How to Manage Grief During Recovery

Experiencing grief after a loss is normal and everyone processes those feelings differently. However, when you are in recovery, there are a few things you must avoid when grieving – drinking or using drugs – and when you are in crisis, it can be one of the most difficult times in your life to stick to those principles. Here are some tips to help.

Reach out for Support

If you are struggling with staying sober due to grieving, do not delay in reaching out for support. Though your first instinct may be to curl up at home or avoid contact with anyone, fight that instinct and immediately connect with your therapist or another substance misuse treatment professional, preferably one who you have been working with and who knows you. You may benefit by:

  • Talking about how you are feeling and focus on getting help to function in day-to-day life.
  • Sharing about the person you lost or how a tragedy is affecting you.
  • Brainstorming about ways to handle specific issues that are difficult.
  • Just getting out of the house, making it to therapy, and being with someone else for an hour.

It is important to connect with other people regularly and be active in an aftercare program. A sponsor, a friend, a family member – check in from time to time as you begin to process your loss.

Stages of Grief

Though everyone’s experience with grief will vary, there are generally certain emotions, or stages, that people often encounter in the process. These commonly include:

  • Denial: It is natural to first respond to news of a tragedy with denial. “It can’t be that bad. The news must be wrong.” Avoiding discussion of the topic in an attempt to process it more slowly is often one of the first stages of grief.
  • Anger: When it becomes clear that it is impossible to deny the loss, anger is often the next reaction. Why did it happen? Who is to blame? The bearer of the news is often in the line of fire, as are others who are close.
  • Bargaining: Trying to figure a way out, how to fix the situation, or how to prevent it from happening again is normal as people try to regain control over their lives.
  • Depression: Grief and sadness can manifest in a number of different ways. People may worry about how they will go forward in light of the loss and how their lives will change. Internally, they may also struggle with saying goodbye to their loved one.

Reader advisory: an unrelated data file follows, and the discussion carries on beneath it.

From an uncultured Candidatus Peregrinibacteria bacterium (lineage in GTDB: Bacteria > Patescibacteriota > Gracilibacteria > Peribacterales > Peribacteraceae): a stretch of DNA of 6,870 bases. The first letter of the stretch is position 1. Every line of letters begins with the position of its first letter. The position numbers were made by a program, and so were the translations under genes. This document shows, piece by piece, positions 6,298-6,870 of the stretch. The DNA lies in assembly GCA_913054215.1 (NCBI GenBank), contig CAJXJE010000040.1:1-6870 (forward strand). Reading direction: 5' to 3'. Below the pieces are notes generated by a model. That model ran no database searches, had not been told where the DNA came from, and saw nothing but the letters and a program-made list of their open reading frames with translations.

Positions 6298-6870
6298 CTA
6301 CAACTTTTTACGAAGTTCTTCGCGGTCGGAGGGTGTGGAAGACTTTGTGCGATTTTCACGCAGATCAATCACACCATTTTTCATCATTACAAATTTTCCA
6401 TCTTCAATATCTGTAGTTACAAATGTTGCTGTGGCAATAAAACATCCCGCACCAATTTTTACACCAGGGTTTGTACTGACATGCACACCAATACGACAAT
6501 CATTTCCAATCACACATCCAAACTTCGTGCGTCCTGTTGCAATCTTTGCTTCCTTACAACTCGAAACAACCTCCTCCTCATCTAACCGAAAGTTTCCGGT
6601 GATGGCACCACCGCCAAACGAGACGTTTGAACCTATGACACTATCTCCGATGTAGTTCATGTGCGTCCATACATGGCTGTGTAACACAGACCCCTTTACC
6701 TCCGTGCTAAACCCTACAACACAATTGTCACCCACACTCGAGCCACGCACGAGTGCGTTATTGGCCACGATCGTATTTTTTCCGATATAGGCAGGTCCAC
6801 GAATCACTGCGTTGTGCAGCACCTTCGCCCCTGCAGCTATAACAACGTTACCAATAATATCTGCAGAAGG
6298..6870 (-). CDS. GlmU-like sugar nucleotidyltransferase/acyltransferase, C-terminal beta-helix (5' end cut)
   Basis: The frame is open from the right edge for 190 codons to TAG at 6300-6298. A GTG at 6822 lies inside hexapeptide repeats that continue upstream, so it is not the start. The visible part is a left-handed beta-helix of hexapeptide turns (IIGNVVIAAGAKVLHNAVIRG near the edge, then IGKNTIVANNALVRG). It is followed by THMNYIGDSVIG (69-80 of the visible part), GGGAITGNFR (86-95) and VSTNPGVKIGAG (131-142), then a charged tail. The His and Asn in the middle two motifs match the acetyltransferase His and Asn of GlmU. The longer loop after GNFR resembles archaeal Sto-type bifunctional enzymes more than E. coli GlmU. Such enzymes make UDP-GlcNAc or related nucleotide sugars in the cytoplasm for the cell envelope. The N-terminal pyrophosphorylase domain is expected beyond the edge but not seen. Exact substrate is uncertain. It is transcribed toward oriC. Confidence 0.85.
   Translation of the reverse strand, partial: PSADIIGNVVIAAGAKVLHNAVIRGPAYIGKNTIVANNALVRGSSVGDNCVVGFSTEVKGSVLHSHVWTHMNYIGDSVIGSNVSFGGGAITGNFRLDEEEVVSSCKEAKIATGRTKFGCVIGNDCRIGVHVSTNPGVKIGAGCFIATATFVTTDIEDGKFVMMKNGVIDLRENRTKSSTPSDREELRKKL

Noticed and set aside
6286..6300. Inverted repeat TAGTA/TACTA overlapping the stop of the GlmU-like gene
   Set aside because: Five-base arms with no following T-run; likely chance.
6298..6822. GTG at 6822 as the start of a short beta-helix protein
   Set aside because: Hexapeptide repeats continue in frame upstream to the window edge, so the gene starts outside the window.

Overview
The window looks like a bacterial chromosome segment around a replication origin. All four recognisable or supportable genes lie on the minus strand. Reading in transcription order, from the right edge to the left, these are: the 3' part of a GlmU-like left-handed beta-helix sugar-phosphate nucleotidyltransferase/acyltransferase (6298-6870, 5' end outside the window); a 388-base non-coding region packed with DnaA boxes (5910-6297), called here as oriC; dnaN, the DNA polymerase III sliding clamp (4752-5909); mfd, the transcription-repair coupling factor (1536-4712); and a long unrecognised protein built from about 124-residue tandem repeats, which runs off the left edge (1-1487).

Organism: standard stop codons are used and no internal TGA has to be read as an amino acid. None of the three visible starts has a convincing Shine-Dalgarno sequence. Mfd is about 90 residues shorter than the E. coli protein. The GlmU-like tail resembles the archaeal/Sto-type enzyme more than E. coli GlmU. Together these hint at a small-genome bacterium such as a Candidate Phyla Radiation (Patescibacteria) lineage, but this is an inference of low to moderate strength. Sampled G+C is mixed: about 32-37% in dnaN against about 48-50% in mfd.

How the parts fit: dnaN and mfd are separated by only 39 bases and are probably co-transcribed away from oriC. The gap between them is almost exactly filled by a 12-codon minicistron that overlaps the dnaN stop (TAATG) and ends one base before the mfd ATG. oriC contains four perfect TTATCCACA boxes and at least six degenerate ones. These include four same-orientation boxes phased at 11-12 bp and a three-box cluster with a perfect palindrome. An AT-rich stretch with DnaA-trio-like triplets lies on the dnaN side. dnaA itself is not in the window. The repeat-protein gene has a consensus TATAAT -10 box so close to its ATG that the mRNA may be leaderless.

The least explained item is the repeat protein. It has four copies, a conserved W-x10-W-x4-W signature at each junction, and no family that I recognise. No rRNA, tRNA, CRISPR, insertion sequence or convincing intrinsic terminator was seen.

• Acceptance: In time, most people will come to accept the passing of their loved one. Though they may never truly “get over it,” they will learn how to live with it. For others, however, this stage does not come easily. It is then that treatment is recommended.

Signs of Prolonged Grief Disorder

Prolonged Grief Disorder can occur when the initial phase of intense grief symptoms does not pass within a few months. For those who continue to live in a state of heightened grief for months on end, it can mean a diagnosis of complicated grief disorder. Signs of complicated grief can include:

  • Inability to focus on anything but the passing of their loved one.
  • Intense persisting pain over the loss.
  • Difficulty accepting that the person is gone.
  • Feelings of numbness, bitterness, hopelessness, irritability, and/or an inability to connect with others.
  • Inability to trust others or to enjoy spending time with others.
  • Talking about suicide or not wanting to live without the person.

Treatment for Co-occurring Disorders

Those who continue to drink and use drugs regularly and heavily in response to a trauma or loss are at risk of accidents under the influence, including accidental overdose as well as the development of a substance use disorder. This can further exacerbate the underlying grief issue, making it necessary to seek treatment for both problems at the same time.

If you are struggling with addiction after the experience of trauma, and looking for rehab near Miami, reach out to Recovery First today to find out how we can help.

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